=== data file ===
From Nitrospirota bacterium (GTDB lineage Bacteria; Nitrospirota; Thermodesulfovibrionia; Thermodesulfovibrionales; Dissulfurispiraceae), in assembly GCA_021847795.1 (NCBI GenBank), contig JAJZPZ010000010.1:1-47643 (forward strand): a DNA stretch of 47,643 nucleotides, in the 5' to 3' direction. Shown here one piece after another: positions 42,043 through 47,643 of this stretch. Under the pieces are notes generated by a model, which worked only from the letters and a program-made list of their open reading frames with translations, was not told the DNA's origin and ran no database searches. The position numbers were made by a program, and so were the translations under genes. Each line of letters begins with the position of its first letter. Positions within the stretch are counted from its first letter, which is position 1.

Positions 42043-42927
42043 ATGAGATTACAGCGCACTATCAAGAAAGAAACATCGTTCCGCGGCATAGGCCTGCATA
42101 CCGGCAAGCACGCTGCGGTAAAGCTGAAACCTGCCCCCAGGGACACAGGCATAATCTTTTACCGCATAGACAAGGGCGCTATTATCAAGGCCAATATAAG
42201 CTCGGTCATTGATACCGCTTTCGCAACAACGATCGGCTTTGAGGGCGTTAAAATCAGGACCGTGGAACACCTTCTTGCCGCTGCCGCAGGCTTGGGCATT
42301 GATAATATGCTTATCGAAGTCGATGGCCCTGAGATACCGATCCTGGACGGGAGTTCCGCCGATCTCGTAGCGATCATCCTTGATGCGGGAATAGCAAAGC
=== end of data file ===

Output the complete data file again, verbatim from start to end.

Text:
From Nitrospirota bacterium (GTDB lineage Bacteria; Nitrospirota; Thermodesulfovibrionia; Thermodesulfovibrionales; Dissulfurispiraceae), in assembly GCA_021847795.1 (NCBI GenBank), contig JAJZPZ010000010.1:1-47643 (forward strand): a DNA stretch of 47,643 nucleotides, in the 5' to 3' direction. Shown here one piece after another: positions 42,043 through 47,643 of this stretch. Under the pieces are notes generated by a model, which worked only from the letters and a program-made list of their open reading frames with translations, was not told the DNA's origin and ran no database searches. The position numbers were made by a program, and so were the translations under genes. Each line of letters begins with the position of its first letter. Positions within the stretch are counted from its first letter, which is position 1.

Positions 42043-42927
42043 ATGAGATTACAGCGCACTATCAAGAAAGAAACATCGTTCCGCGGCATAGGCCTGCATA
42101 CCGGCAAGCACGCTGCGGTAAAGCTGAAACCTGCCCCCAGGGACACAGGCATAATCTTTTACCGCATAGACAAGGGCGCTATTATCAAGGCCAATATAAG
42201 CTCGGTCATTGATACCGCTTTCGCAACAACGATCGGCTTTGAGGGCGTTAAAATCAGGACCGTGGAACACCTTCTTGCCGCTGCCGCAGGCTTGGGCATT
42301 GATAATATGCTTATCGAAGTCGATGGCCCTGAGATACCGATCCTGGACGGGAGTTCCGCCGATCTCGTAGCGATCATCCTTGATGCGGGAATAGCAAAGC